Epistemology in qualitative social work research: a review of published articles, 2008-2010.

Author:Gringeri, Christina


This study explores the epistemological foundations of qualitative social work research. A template-based review was completed on 100 articles from social work journals. Reviewers examined five things: (1) the purpose or aims of the research, (2) the rationale or justification for the work, (3) the populations studied, (4) the presence of four epistemological markers (addressing theory, paradigm, reflexivity, and power dynamics), and (5) the implications presented. Results underscore the exploratory nature of qualitative social work research; authors were most likely to use the word "explore" and least likely to use the term "understand" to describe their aims. The most common rationale given for the research was a gap in the literature (77%), followed by the severity or extent of the problem (50%). Authors emphasized the perspectives of respondents, who were most likely to be social work practitioners (39%) or clients (28%). Among the epistemological markers examined, authors were most likely to mention use of theory (55%) and a research paradigm (51%) and least likely to apply reflexivity (16%) or acknowledge power dynamics inherent in research (7%). Finally, authors were most likely to identify practice implications in their work (90%), followed by research (60%), theory (38%), and policy (29%).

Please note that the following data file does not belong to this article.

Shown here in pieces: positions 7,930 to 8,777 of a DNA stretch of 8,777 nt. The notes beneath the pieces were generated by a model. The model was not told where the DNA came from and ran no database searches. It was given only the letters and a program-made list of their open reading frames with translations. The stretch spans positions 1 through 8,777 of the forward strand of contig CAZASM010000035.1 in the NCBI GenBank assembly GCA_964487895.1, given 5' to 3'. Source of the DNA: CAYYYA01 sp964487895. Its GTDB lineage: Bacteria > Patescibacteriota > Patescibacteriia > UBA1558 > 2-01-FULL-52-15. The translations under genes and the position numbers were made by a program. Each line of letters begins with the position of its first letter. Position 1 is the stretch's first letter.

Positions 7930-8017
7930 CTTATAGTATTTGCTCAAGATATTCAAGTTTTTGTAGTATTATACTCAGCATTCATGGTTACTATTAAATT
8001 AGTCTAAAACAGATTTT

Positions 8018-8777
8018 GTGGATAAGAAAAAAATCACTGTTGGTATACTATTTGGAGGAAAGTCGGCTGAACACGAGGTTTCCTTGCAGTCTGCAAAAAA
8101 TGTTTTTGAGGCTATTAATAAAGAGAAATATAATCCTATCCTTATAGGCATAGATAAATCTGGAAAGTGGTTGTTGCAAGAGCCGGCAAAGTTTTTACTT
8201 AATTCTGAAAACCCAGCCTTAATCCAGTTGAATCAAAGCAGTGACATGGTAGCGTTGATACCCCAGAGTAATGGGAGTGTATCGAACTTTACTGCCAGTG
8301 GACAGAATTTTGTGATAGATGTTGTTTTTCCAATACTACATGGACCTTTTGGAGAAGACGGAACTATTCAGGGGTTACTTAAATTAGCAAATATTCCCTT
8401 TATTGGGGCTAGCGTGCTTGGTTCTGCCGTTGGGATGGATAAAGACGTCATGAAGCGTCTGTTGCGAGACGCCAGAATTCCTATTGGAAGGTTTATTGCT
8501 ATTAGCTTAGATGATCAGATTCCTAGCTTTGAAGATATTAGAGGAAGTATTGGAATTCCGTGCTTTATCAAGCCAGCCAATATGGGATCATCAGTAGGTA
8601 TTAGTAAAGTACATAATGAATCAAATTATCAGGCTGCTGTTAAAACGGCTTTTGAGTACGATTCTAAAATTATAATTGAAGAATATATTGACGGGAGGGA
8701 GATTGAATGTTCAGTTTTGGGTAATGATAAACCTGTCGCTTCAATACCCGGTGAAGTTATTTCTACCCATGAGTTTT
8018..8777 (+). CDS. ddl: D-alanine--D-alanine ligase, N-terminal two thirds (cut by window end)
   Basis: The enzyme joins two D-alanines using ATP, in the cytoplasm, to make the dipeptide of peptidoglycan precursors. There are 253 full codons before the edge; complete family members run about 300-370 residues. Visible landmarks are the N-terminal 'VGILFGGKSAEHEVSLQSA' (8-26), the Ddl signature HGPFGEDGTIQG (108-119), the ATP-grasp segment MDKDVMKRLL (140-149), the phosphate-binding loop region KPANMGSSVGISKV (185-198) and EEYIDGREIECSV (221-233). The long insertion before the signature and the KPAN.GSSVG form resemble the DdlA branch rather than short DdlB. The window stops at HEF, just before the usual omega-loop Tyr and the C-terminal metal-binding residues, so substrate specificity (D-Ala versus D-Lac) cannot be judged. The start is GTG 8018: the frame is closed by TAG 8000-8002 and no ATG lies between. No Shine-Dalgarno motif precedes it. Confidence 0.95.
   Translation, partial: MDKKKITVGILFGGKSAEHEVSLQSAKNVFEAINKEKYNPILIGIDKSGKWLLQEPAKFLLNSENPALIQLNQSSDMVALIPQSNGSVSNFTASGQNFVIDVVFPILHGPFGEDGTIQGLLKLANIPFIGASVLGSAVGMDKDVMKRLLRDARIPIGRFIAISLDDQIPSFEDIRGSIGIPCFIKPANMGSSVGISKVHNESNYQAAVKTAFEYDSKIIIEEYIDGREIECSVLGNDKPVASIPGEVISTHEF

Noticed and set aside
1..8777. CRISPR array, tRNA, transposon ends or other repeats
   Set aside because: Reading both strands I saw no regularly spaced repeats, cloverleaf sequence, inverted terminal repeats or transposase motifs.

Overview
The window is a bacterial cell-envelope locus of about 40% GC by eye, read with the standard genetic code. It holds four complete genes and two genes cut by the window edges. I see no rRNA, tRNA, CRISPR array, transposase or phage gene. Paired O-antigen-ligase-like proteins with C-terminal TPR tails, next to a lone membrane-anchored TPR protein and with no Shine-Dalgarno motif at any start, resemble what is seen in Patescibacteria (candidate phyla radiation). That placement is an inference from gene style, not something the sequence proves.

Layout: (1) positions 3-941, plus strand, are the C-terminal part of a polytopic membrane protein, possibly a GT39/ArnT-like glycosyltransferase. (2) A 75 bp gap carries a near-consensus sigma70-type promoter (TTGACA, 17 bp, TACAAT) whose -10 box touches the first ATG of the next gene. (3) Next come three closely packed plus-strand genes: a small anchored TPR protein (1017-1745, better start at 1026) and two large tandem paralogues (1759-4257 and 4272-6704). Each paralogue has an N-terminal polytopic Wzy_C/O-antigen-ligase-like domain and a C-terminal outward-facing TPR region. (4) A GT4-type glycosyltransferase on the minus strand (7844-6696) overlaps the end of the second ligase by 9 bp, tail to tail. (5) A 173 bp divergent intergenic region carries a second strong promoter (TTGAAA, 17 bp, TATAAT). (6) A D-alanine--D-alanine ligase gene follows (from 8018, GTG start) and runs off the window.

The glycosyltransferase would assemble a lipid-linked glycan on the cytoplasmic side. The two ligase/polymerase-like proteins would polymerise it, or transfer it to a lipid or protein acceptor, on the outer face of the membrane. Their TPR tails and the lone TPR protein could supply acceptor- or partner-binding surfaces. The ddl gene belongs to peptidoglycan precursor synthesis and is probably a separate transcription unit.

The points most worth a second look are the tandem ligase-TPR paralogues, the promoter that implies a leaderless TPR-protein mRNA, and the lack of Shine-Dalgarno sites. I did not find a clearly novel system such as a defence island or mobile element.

KEY WORDS: epistemology; qualitative methods; research methods; social work research; theory

Social inquiry is shaped by the epistemology of the researcher, his or her underlying assumptions about the process of knowing (Denzin, 2002). Epistemology may be seen as theories of knowledge that justify the knowledge-building process that is actively or consciously adopted by the researcher (Carter & Little, 2007; Pascale, 2010). These assumptions guide our decisions about topics, research questions, theories, methods, analyses, and conclusions and help us evaluate the knowledge contributions of published work (Carter & Little, 2007; Hesse-Biber & Leavy, 2011; Pascale, 2010). Koch and Hamngton (1998) recognized that "researchers bring to the research product, data generated, a range of literature, a positioning of this literature, a positioning of oneself, and moral socio-political contexts" (p. 882). Examining the ways our social locations shape our process of knowing "can help us understand why certain questions get asked and answered, examine how values shape observation" (Pascale, 2010; Takacs, 2003, p. 37). Anastas (2004) noted that the researcher's epistemology affects the kind of scholarly work done, how one values scholarship and understands its political import, and how one situates oneself in relation to the work.